Thursday, July 25, 2013

Thoughts on Once Hanging Out with Leonard Knight

One summer while I was still in Southern California my buddy Scott came to live with Nate, TJ and I. I am guessing this had to be between Steve and Erik, but definitely before Adam as roommates. I honestly lose track of the order of those three, but I think it was definitely Steve-Erik-Adam. But now I am curious if I am missing a roommate in there. Okay, rewind. One summer Scott came to visit me. It was the summer we had that earthquake and the Greens lived directly above us in the big house. I namely remember the earthquake story because poor Scott was caught showering during the earthquake and had to run out into the yard in his towel and hung out with Jeremy and the boys until it was safe to go back inside.

Which also means it was the summer that this happened:

I decided to surprise Scott with a brief roadtrip. I told him to pack an overnight bag. In Southern California there is a lot of diversity so I had to tell him to prepare a desert overnight bag, not a beach overnight or mountains overnight. We took off late Friday (you know, after 7:30 to avoid L.A. traffic) and hit The 10 going east. As we passed through Palm Springs Scott started asking a few questions, so I told him, "We're headed to the Salton Sea." We spent the night in a little $19.95 a night hotel/flea market. I kid you not. Instead of a lobby...they had a flea market.

The next day I told Scott the reason we came out here was to see Salvation Mountain and hopefully meet Leonard Knight. Most of you probably have no idea who Knight is. If you do know him, it is quite likely your introduction came through Into the Wild. That is how I heard about him anyway. So Scott and I bought breakfast at a convenience store and headed out to Salvation Mountain. We didn't really know what to do, so we walked around a little bit, and if memory serves me correctly, as we were about to leave Leonard drove up.

This dude is one of the nicest, most congenial guys you will ever meet. I felt loved from the very first smile. I think we spent maybe two hours with him. He took us on a tour and we prayed together. He told us his story, much of which you can find on the Salvation Mountain website.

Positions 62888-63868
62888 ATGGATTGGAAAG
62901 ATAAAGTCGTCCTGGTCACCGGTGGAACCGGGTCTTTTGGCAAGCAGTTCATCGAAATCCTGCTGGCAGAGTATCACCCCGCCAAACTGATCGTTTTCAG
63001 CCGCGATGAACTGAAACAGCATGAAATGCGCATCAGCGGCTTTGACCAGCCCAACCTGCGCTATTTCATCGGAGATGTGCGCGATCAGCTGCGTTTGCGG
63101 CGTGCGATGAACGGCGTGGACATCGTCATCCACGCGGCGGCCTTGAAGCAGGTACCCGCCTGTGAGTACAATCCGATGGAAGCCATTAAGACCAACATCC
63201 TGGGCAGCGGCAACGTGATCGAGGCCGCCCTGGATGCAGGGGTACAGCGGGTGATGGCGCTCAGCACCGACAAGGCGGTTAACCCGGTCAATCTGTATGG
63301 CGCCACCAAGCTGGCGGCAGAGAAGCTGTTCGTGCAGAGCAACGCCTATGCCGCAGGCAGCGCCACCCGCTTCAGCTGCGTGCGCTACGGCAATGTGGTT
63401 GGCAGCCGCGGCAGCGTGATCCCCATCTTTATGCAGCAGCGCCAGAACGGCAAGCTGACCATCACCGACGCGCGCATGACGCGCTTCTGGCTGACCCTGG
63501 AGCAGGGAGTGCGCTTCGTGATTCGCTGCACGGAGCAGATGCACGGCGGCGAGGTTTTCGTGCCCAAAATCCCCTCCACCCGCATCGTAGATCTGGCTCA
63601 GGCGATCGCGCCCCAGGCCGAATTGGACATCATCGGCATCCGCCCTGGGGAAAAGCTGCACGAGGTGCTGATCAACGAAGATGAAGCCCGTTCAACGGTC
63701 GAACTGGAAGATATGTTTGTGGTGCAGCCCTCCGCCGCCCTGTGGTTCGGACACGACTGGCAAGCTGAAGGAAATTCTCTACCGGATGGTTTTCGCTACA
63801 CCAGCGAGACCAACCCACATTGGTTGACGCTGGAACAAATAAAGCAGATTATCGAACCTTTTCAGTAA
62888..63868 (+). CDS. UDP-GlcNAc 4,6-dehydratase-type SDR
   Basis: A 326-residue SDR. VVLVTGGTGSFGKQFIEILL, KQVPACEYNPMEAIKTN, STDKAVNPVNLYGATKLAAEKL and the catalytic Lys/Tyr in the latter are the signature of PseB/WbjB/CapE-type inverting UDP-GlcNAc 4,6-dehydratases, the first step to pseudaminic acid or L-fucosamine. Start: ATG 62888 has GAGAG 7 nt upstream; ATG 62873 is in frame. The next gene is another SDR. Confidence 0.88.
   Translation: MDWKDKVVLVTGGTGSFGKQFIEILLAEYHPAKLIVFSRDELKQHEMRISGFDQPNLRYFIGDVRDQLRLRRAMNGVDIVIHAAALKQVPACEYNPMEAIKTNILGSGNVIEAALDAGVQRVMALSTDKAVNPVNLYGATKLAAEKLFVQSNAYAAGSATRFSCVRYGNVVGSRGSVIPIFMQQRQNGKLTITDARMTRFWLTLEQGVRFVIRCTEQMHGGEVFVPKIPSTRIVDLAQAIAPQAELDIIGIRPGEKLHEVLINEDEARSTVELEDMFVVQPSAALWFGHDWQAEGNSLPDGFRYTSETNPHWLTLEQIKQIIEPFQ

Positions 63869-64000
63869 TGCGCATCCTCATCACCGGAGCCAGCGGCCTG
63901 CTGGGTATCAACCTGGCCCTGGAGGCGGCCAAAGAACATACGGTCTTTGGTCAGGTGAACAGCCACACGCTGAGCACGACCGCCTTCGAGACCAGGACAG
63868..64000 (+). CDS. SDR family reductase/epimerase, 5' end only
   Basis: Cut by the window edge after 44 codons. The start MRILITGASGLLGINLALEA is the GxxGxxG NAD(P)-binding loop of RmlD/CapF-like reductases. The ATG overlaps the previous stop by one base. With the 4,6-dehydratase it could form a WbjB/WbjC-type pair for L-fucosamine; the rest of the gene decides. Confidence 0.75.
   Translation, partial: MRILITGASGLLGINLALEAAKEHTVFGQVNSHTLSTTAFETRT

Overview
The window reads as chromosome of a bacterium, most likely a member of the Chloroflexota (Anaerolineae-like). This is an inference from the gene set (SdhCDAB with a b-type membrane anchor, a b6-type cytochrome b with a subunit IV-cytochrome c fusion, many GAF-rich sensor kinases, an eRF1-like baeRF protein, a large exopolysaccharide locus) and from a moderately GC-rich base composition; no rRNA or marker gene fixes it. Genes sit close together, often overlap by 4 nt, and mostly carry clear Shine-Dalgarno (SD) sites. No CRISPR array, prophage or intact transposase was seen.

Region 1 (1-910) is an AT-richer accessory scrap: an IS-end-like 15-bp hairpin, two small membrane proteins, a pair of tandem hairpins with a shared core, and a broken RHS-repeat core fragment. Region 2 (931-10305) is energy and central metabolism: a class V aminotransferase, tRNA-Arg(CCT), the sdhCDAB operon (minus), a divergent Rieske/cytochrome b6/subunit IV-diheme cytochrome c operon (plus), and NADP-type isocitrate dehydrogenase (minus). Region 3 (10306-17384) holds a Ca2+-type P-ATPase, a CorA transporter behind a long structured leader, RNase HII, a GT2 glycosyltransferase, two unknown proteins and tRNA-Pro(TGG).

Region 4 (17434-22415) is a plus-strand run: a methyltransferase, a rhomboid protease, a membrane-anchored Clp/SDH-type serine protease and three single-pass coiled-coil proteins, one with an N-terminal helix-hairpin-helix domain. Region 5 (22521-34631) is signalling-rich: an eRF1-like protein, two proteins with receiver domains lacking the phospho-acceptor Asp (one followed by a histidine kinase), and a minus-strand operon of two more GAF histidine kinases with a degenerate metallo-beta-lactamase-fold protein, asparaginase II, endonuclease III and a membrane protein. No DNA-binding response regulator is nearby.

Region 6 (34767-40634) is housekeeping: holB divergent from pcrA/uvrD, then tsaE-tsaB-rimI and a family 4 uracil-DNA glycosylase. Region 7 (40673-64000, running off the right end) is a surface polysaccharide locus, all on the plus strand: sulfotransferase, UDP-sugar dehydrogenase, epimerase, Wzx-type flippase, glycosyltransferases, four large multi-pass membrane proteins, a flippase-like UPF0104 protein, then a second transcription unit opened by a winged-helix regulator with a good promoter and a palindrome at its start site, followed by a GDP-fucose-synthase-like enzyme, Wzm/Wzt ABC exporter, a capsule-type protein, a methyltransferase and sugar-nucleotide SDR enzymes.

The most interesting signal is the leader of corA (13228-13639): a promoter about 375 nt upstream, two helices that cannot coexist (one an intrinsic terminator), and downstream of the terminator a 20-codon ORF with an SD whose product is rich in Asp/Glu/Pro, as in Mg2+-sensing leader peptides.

Leonard Knight and Salvation Mountain
But there were a couple of things I noticed about Leonard. First, he was a bit strange. Second, he loved Jesus, but was a bit disenfranchised with the Church. Both are things I have encountered quite a bit in life, but it got me thinking about the correlation between the two.

Now, before you think this is going to turn into bagging on Leonard, it’s not. I think he has done an amazing job living out his faith and loving people, probably better than a lot of people sitting in pews every Sunday. And I sincerely mean that. The people surrounding Leonard love him. People living around the Salton Sea and The Slabs love Leonard. They get him paint and other things for Salvation Mountain all the time. They hired a lawyer that defended him when they were going to destroy Salvation Mountain for ecological reasons. Turns out the “dirt samples” used against him were illegitimate. And it was people surrounding him who defended him. And that is probably because he loves them so well.

But what it got me to thinking about was a Scripture we quote a lot and I think that can be misunderstood. Hebrews 10:24-15: And let us consider how we may spur one another on toward love and good deeds, not giving up meeting together, as some are in the habit of doing, but encouraging one another—and all the more as you see the Day approaching.